employee other than plaintiff to a lateral position is not considered a promotion);
Anderson v. United Parcel Serv., Inc., No. 1:05-cv-2221-CCH, 2007 WL 9709991,
at *10–11 (N.D. Ga. Jan. 31, 2007) (stating “the failure to be reassigned to a lateral
position within a company, where such assignment would not materially change
the terms or conditions of employment, does not constitute an actionable adverse
employment action”), aff’d, 248 F. App’x 97 (11th Cir. 2007).
Next, the actionable claims include those regarding the 11 (of the initial 23)
positions that Sam’s actually filled. These salaried positions of AM, APM, and
MIT require different qualifications. Plaintiff does not hold either an associate’s or
bachelor’s degree. He has successfully completed Sam’s Club University program
but not MIT training. Dkt. 37-3 at 3. Plaintiff has never held a supervisory
position with Sam’s. Dkt. 26-1, Pl.’s Dep. at 17. Plaintiff has never held a
managerial retail position, despite his managing a restaurant before his
employment at Sam’s. Since December 13, 2016, Plaintiff has continuously held a
Team Lead position, which is a non-salaried position without supervisory
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Positions of Assistant Manager (4 Openings Filled)
The AM position requires completion of Sam’s MIT program—or holding a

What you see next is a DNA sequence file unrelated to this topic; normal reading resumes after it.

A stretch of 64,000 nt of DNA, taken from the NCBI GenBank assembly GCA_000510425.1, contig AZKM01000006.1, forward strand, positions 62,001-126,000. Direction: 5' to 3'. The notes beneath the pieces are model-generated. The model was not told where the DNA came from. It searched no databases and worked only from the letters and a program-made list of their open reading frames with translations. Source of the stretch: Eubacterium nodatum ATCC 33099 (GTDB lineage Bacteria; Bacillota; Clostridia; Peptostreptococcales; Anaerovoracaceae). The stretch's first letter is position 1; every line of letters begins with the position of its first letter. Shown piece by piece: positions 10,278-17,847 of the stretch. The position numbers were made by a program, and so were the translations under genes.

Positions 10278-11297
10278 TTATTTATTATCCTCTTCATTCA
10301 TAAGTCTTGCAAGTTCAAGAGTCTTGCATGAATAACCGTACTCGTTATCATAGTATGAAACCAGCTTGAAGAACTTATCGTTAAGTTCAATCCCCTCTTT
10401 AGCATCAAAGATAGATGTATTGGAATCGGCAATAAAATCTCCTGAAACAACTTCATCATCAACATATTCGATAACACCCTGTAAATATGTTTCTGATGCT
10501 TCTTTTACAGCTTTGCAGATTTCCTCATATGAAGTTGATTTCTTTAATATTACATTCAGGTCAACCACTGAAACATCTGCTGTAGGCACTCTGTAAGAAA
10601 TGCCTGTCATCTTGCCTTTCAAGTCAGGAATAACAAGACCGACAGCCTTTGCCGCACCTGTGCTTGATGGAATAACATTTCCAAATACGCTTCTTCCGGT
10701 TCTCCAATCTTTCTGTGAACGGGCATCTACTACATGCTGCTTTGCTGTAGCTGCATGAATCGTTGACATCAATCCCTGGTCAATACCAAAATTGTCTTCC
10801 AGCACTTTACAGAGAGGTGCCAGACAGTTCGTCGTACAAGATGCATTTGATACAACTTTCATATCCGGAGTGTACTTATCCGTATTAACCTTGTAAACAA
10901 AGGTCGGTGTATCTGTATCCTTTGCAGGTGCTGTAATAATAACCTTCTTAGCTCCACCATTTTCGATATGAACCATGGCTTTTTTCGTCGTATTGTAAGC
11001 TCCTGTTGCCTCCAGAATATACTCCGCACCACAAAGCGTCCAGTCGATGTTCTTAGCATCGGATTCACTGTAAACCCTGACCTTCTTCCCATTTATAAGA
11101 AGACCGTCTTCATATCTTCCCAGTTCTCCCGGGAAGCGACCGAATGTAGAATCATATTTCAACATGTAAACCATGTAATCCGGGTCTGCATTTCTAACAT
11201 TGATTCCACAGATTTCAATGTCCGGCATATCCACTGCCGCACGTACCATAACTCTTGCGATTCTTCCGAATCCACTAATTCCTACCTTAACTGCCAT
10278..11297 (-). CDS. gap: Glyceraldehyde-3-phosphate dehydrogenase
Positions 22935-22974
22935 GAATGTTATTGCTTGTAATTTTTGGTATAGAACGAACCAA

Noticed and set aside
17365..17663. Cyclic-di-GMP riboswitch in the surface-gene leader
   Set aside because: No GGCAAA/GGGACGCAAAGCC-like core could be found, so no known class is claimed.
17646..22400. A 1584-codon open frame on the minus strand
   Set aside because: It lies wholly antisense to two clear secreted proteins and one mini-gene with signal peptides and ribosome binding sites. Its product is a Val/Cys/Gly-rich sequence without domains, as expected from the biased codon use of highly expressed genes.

salaried management position for a year, such as APM—and an associate’s
degree.9 Dkt. 26-6, Youdelman Dep. at 16, 20–23. Plaintiff holds no postsecondary degree, and he has neither completed the MIT program nor held a
salaried position at Sam’s. Dkt. 24 ¶¶ 3–4; Dkt. 26-1, Pl.’s Dep. at 10–11. Of the
four selected for the AM positions, three had completed Sam’s MIT training, all
four held a minimum of an associate’s degree, and the one lacking MIT training
was already an AM and had over six years’ store management experience at
another large retailer.10 Dkt. 24 ¶¶ 15, 17–19; Dkt. 36 at 7–10. Plaintiff admitted
he was not qualified for an AM position. Dkt. 24 ¶ 14; Dkt. 26-1, Pl.’s Dep. at
Apart from the comparative qualifications of the recipients and Plaintiff, two
of the AMs were members of his same race (white), and one was older. Any
discrimination based on Plaintiff’s national origin of Iranian cannot be measured or